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Saturday, 23 February 2008

An Introduction to Tree Biology: Roots

I find trees amazing. I find all plant life pretty amazing, but trees additionally impress me because they are more complex in order to maintain and eventually dispose of their stature.

I have received a vote on the poll asking for more information on tree biology and am therefore going to do an introduction to trees: their parts and functions.

We begin with tree roots.


(Image Credit: The Arbor Centre)To start I would like to dispel a common myth regarding tree roots. Actually a few myths: conifer tree roots are no more shallow than broadleaf tree roots, a trees’ root system is not a mirror of its’ crown and not all trees have or can maintain a tap root, due to the conditions below ground.

Early morning mist on an old Dying Tree with very matted roots.

(Image Credit: waterloo100)There are several different types of tree root systems however the development of trees’ roots, the same as the development of the tree above ground, is not only driven by its’ genetics but by its’ environmental stimulus; how favourable its’ surroundings above and below ground are.

Tree root systems generally consist of anchorage roots, the larger roots that travel downwards however not usually in excess of 3m, and feeder roots, the finer string like mass of roots that are predominantly found within the top 60cm of the soil where they can successfully access water and nutrients, in an aerobic environment (i.e. with oxygen).

Tree roots have three main functions: they provide water and nutrients via the feeder roots, they provide anchorage therefore aiding stability, and they are used to store food stocks generated during photosynthesis.

Tree root systems are generally mature before the tree and there is a direct relationship between the developed root system and the size and stature of the tree. It is a communication that determines the trees potential if left to natural development.

Loss of or damage to root systems once a tree has begun to mature or reached maturity can be disastrous, and symptoms of root damage are most commonly the development of deadwood, often directly above the area of root damage.


The bottom line with trees, like the rest of nature they are designed to adapt. This tree, either layed as part of a hedge and neglected or failed though damage or disease, appears to have successfully layered. It is expected that the stem on the ground has developed a root system and at some point if required the connection with the main plant could be severed to leave a new specimen.

14 comments:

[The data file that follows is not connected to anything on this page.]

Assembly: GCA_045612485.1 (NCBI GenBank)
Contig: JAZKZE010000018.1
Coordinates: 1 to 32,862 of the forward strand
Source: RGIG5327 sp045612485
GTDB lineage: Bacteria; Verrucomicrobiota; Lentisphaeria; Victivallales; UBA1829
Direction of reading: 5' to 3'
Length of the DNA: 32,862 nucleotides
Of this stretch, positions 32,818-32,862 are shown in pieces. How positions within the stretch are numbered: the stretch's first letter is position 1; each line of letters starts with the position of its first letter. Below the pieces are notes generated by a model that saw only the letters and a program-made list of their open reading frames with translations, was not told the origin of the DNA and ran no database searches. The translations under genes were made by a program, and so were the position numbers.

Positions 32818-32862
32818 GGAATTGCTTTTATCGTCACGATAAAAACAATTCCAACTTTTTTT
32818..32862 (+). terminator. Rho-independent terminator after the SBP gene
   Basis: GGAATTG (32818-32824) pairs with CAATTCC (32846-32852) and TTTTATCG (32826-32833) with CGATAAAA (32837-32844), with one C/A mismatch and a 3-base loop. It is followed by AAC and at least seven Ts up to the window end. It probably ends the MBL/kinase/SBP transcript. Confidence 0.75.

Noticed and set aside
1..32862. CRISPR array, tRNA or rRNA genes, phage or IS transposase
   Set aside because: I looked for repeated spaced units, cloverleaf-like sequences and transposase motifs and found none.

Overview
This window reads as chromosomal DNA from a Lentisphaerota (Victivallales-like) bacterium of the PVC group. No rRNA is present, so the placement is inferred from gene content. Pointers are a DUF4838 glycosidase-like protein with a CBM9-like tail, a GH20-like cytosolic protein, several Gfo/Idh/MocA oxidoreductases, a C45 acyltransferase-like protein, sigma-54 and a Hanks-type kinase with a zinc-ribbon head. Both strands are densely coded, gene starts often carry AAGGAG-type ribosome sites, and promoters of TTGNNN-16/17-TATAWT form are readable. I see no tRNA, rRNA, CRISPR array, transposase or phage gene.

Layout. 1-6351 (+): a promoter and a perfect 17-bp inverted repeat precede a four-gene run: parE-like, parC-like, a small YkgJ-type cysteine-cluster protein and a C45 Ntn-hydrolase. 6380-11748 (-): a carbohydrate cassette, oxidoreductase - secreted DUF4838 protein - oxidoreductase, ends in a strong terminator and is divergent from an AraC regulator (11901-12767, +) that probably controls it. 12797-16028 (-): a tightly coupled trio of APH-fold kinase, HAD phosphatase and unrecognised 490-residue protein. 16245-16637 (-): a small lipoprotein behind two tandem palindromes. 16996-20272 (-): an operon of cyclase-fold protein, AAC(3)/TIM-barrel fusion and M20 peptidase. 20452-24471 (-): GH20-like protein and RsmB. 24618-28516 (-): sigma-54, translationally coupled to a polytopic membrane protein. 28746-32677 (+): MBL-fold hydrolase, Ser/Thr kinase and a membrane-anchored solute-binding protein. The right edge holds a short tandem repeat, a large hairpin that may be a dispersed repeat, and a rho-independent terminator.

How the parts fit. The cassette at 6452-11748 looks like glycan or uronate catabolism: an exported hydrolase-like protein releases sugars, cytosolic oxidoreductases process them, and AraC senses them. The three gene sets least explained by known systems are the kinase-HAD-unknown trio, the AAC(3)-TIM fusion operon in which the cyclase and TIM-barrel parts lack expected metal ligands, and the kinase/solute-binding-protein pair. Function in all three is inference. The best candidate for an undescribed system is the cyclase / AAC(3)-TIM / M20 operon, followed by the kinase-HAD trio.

1. Fantastic info here, I'm so glad you are doing this. Three good pictures to go with the lesson as well.

    I have just been reading Dicks blog.. http://eyeontexel.blogspot.com/

    He as come across some form of illuminance on a tree root... if you get the time have a look it is interesting. I have seen similar but what I saw was I think due more to a grey/green Lichen than a moss or fungi.

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  2. Hi

    Great pictures and interesting things, I like trees.
    I see Tom already asked the question before I was here.
    Maybe you know what it is, but I think it won't be visible in the dark. Thank you.

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  3. I have been show your blog off to my mate Big Peter... he loved this.. Peter dose not have his own P.C. or understands the workings of then that much. But Pete knows a great post when he sees one.

    He as got a picture today of a twisted tree trunk.. it looks like a few trunks have grown together..

    http://easynowoldchap.blogspot.com/

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  4. Hey Tom! I am glad you liked the post and thanks for the blog tips, excellent pictures and interesting white stuff!

    I have left Dick a comment saying there are some fungi which are this bright but I would need to see it closer and will check the books. I hear you have seen if before; have you touched it, is it dry or moist?

    Anyway, I will do another tree biology post soon and again am glad you enjoyed it. I have a busy few weeks and 10 days work in Scotland approaching but I will get a post together asap and can pretty much guarantee I will bring back some interesting photos from the Highlands!

    Hey Dick and welcome. I have left you a post and briefly explained my thoughts on your picture above. Very interesting what ever it is and a lot of it!

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  5. Thought you might like a look at these roots which Dick is showing today.12/03/
    http://eyeontexel.blogspot.com/2008/03/thats-how-they-do-it.html

    Tom

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  6. Great info and wonderful photos. Very nice blog. I have enjoyed reading the information.

    ReplyDelete
  7. Tom thanks for the tip! I did have a look and have left a comment.

    Travis, welcome and thank you!

    ReplyDelete
  8. I have a tree like those ones at home and that's hard it's a big tree and its roots is breaking my home floor I think I should cut it.

    ReplyDelete
  9. It's great to see a blog of this quality. I learned a lot of new things and I'm looking forward to see more like this. Thank you.

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